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Sen. Mary Landrieu On The Brink As Democrats Vote “No” To The XL Keystone Pipeline

November 19, 2014  |  Posted by: Giovanni DePhillips
Sen. Mary Landrieu On The Brink As Democrats Vote “No” To The XL Keystone Pipeline Image courtesy of thenewcivilrightsmovement.com

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The vote for Keystone XL oil pipeline has failed in the Senate on Tuesday evening by just one vote. This is a defeat not only for the energy project but the politically endangered Louisiana Democratic senator, Mary Landrieu who pushed the legislation.

The final vote failed 59-41 vote. It needed 60 to pass.

Sen. Mary Landrieu, D-La., had pushed to vote the legislation in the wake of her runoff election on Dec 6th.

Landrieu was hoping to show her electorate that she had the Washington influence to pass the bill and put the vote on record, that she supported she pipeline, despite the fact that President Obama would consider vetoing.

However, the defeat does not mean the end of the pipeline, Republicans have vowed to bring up the legislation in the next session when they control the majority in both houses of congress.

“A new majority will be taking this matter up and sending it to the president,” Senate Republican Leader Mitch McConnell said earlier Tuesday.

Landrieu’s big lobbying effort ultimately wasn’t enough to make that happen in the lame-duck session. Polls show she is down at least 16 points against her Republican opponent and she had been scrambling to garner the 60 votes needed in the final hours leading up to the vote, making phone calls and making a passionate plea in favor of the energy project.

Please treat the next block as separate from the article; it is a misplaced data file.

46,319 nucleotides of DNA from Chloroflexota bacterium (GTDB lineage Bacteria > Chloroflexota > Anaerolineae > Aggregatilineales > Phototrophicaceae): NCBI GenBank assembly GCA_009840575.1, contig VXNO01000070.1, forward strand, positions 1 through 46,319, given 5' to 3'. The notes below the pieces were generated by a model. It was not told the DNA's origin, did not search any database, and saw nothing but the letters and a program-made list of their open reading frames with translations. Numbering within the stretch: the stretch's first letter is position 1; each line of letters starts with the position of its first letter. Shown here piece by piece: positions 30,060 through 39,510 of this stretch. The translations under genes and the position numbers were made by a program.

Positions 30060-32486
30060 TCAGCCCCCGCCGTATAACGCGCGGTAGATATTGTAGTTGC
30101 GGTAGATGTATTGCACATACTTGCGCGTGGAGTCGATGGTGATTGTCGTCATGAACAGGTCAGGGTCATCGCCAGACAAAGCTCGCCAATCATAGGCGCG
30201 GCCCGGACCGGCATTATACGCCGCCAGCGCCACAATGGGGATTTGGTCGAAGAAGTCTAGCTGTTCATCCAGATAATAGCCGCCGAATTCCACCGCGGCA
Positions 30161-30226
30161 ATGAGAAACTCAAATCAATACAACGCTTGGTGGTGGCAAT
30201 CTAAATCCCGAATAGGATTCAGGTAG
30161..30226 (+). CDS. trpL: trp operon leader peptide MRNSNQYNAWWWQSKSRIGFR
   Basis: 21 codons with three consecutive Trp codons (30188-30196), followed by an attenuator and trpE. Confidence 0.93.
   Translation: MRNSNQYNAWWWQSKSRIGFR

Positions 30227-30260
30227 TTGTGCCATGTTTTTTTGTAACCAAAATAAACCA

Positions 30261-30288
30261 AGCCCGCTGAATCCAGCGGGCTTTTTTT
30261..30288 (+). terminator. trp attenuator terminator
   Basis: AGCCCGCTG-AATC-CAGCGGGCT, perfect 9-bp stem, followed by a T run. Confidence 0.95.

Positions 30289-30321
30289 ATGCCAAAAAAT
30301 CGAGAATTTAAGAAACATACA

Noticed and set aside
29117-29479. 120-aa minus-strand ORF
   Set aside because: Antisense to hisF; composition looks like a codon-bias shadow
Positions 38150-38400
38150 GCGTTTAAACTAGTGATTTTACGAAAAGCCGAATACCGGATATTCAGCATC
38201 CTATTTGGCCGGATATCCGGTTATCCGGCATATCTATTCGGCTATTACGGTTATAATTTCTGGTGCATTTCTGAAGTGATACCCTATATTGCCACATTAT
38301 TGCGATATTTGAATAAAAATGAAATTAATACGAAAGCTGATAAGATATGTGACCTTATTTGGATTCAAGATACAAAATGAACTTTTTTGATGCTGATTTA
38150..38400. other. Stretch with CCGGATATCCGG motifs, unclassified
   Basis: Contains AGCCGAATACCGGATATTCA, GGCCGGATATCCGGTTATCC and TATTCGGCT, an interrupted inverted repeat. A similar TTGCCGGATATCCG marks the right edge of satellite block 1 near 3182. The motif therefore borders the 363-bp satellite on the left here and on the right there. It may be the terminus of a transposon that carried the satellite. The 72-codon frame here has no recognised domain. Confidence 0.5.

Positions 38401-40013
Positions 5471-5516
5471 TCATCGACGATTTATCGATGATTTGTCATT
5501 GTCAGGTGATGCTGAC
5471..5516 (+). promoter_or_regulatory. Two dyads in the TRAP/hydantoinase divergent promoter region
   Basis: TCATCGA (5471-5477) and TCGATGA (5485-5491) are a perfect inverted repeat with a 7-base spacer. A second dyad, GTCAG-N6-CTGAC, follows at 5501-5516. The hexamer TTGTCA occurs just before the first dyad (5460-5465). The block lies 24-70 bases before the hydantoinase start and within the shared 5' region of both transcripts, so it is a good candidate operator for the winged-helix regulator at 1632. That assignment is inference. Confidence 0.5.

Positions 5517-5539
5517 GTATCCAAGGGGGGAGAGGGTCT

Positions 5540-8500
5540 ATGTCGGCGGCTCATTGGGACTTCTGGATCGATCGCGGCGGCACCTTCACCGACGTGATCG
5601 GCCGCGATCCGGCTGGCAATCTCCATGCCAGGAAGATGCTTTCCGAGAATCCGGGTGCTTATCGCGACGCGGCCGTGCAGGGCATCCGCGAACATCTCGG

The Democrat was trying to win over Democratic senators in a bid to push the pipeline forward, and also help her struggling Senate runoff bid.

Landrieu was forced earlier this month into a Dec. 6 runoff against GOP Rep. Bill Cassidy. The House passed its own bill last Friday, with help from Cassidy.

But while all 45 Senate Republicans backed the Senate bill, Landrieu failed to persuade enough Democratic colleagues.

Her possible road to passage narrowed Monday as Sens. Amy Klobuchar, D-Minn., and Carl Levin, D-Mich. — two potential flips — reaffirmed they would vote “no.” It narrowed even further after Maine independent Sen. Angus King declared Tuesday he would oppose the bill, even though he said he is “frustrated” that Obama has not made a decision.

Several liberal Democrats actively lobbied against Landrieu on the vote — Sen. Brian Schatz of Hawaii, for example, blasted an email to supporters on Monday asking them to sign a petition against Keystone.

Sen. Barbara Boxer, D-Calif., argued on the Senate floor Tuesday that the project could lead to China-style pollution and other hazards.

But Landrieu argued that the natural resources are going to be extracted regardless.

“It’s a high-tech, state-of-the-art pipeline that’s going to put thousands of people to work,” Landrieu said. “This has absolutely nothing to do with climate change.”

The vote nevertheless offers a preview of what is ahead for Obama on energy and environmental issues when the Republicans take control of both houses of Congress next year.

For six years, the fate of the Keystone XL oil pipeline has languished amid debates over global warming and the country’s energy security. The latest delay came after a lawsuit was filed in Nebraska over its route.

The proposed crude-oil pipeline, which would run 1,179 miles from the Canadian tar sands to Gulf coast refineries, has been the subject of a fierce struggle between environmentalists and energy advocates ever since Calgary-based TransCanada proposed it in 2008.

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